When Laurie Colborn, Ed.D, MSN, R.N. was hired nearly two years ago to expand the role of the La Salle Neighborhood Nursing Center (LSNNC), she understood its history, dating to 1992, of connecting the local community with health care resources.
But with that outward-facing reputation, Colborn wanted to look inward—at how she and colleagues Mary Joan Niemiec, BSN, ’08, Jeanine Uribe, Ph.D., MSN, R.N., ’97 and Sara Shuman, Ph.D., MPH could collaborate with the School of Nursing and Health Sciences to reestablish the LSNNC as an important teaching tool.
One of the most vibrant manifestations is also the most unique: This year,
the LSNNC made La Salle the only undergraduate program on the East Coast participating in the Interprofessional Student Hotspotting Learning Collaborative.
Hotspotting is a recent innovation.
The national program sprung from the success of the Camden Coalition of Healthcare Providers, launched by physician Dr. Jeffrey Brenner in 2009. The Interprofessional Student Hotspotting Learning Collaborative uses data to target “super-utilizers” of the system, people with chronic conditions and interwoven social and economic impediments to care, to implement a holistic system that understands their needs beyond health care, leading to better outcomes and reducing costs system-wide.
Camden Coalition added a student hotspotting program in 2014 that expanded nationally in 2017, with Thomas Jefferson University as one of four regional hubs overseen by Camden’s National Center for Complex Health and Social Needs. Last fall, La Salle launched its pilot program, assembling a multidisciplinary team of undergrads to apply the hotspotting methodology with an LSNNC client.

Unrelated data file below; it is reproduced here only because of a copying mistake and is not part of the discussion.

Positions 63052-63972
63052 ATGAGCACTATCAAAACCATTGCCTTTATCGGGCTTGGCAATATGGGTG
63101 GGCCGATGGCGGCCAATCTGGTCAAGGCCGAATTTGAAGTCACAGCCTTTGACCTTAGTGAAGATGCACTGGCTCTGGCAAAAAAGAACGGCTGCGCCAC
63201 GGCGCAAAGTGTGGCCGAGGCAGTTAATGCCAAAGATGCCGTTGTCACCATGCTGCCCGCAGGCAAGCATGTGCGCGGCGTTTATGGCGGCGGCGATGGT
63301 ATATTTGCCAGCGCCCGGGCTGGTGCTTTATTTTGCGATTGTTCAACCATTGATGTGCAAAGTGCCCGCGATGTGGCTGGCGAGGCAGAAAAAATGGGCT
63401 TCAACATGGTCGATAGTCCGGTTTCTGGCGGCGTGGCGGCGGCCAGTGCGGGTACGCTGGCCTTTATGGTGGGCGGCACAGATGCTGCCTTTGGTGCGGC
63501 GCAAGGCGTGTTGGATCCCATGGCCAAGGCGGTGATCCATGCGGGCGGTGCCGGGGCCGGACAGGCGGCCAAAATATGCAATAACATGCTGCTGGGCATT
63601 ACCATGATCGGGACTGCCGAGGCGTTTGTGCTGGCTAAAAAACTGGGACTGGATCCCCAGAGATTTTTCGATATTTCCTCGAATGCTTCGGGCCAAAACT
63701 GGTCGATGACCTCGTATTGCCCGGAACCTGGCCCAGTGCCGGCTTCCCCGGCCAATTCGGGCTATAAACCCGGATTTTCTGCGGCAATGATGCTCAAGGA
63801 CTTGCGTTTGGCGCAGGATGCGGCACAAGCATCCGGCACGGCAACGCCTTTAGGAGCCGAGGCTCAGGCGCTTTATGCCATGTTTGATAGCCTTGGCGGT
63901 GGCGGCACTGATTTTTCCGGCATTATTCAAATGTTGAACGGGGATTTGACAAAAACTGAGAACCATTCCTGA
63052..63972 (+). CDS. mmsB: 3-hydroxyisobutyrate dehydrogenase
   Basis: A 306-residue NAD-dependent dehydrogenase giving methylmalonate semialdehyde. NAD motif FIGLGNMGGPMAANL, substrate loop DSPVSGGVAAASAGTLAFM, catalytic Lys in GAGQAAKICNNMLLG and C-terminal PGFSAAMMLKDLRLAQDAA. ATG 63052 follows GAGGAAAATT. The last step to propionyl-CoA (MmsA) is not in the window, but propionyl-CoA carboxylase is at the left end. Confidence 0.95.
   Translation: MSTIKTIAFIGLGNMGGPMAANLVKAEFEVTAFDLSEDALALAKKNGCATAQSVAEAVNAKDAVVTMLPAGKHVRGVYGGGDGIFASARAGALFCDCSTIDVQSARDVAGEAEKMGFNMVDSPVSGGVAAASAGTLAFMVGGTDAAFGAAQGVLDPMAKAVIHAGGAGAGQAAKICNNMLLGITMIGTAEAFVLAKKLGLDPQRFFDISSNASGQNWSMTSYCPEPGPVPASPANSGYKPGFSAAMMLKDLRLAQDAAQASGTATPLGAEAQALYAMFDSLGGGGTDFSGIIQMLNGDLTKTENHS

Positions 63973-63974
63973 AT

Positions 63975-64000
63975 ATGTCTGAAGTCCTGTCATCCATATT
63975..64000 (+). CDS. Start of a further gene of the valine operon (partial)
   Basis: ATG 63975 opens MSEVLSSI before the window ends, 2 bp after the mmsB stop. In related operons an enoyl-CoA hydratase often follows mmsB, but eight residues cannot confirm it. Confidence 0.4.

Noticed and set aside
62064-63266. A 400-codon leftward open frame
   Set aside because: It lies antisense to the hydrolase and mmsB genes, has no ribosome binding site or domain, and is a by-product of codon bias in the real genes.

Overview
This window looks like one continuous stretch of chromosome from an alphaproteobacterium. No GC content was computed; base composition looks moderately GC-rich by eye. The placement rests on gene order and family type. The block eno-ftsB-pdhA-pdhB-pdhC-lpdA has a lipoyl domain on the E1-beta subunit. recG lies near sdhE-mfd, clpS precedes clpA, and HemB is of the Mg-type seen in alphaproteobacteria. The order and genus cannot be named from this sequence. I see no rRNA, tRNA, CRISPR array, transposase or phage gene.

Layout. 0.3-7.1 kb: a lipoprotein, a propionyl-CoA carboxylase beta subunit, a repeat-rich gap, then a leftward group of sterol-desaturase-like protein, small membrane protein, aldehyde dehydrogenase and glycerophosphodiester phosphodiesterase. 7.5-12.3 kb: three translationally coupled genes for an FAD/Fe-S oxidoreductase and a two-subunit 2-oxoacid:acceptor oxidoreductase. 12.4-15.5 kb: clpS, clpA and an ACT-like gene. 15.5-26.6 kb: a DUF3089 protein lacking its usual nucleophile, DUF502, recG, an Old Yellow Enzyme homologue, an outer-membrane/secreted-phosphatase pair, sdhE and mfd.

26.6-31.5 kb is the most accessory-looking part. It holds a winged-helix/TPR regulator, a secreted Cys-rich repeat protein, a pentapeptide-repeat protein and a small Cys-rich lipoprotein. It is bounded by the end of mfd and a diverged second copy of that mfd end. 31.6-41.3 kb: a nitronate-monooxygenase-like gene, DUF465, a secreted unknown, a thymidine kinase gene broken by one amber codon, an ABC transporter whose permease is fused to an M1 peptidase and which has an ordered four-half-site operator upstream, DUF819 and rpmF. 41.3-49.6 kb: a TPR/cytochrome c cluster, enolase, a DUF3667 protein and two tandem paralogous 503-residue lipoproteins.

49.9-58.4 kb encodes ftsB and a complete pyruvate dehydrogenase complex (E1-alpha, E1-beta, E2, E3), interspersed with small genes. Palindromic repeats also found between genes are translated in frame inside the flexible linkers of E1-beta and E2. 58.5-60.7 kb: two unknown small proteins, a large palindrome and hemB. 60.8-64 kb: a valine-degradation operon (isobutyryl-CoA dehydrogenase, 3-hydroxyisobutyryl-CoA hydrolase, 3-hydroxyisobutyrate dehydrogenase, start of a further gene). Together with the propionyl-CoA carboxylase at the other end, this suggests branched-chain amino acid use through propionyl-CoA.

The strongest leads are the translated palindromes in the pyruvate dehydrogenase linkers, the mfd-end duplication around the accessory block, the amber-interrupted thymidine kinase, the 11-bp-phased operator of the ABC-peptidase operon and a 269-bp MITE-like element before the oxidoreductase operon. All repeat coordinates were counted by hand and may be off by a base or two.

The program offered the best of both worlds: Students could learn from interacting with the client and from each other while providing team-based, patient-focused care.
“When they leave here,” said Colborn, “they’re going to have a better understanding of social determinants of health, working within a health care system that is often fragmented.”
The principles of hotspotting and LSNNC’s mission are generally aligned. The goal is to empower and connect, giving clients the information they need in order to make informed decisions.
Hotspotting offers trauma-focused care, understanding not just health challenges but what stands in the way of accessing care (food, housing, employment, and more). It applies less-expensive preventative measures, trying to alleviate reactive interventions like frequent emergency room visits, which can often lead to worse health outcomes and higher costs.
The different disciplines of the team members— nutrition and dietetics major Virginia Powell, ’20, public health students Jessica Wrinn, ’20, and Belvine Foucha, ’20, and nursing major Morgan Lake, ’20,—allowed them to get a glimpse into how each approaches a patient’s complex medical issues. Lake is used to looking at the granular, one-on- one challenges a patient faces. But the public health lens has opened her eyes to systemic challenges like transportation.
Wrinn said the program has put a face to the data with which she has grown used to working.
“It’s not just about hearing statistics behind a certain situation or a certain income level, this is an actual person that’s sitting in front of me asking for help,” she said. “That’s really the biggest thing that was a little scary for me, but also an important lesson.”
“They are all extremely motivated,” Colborn said of the students. “They all wanted to do something a little bit different that would add to their toolbox and what they’re learning and what they’re gaining over the years of being at La Salle.”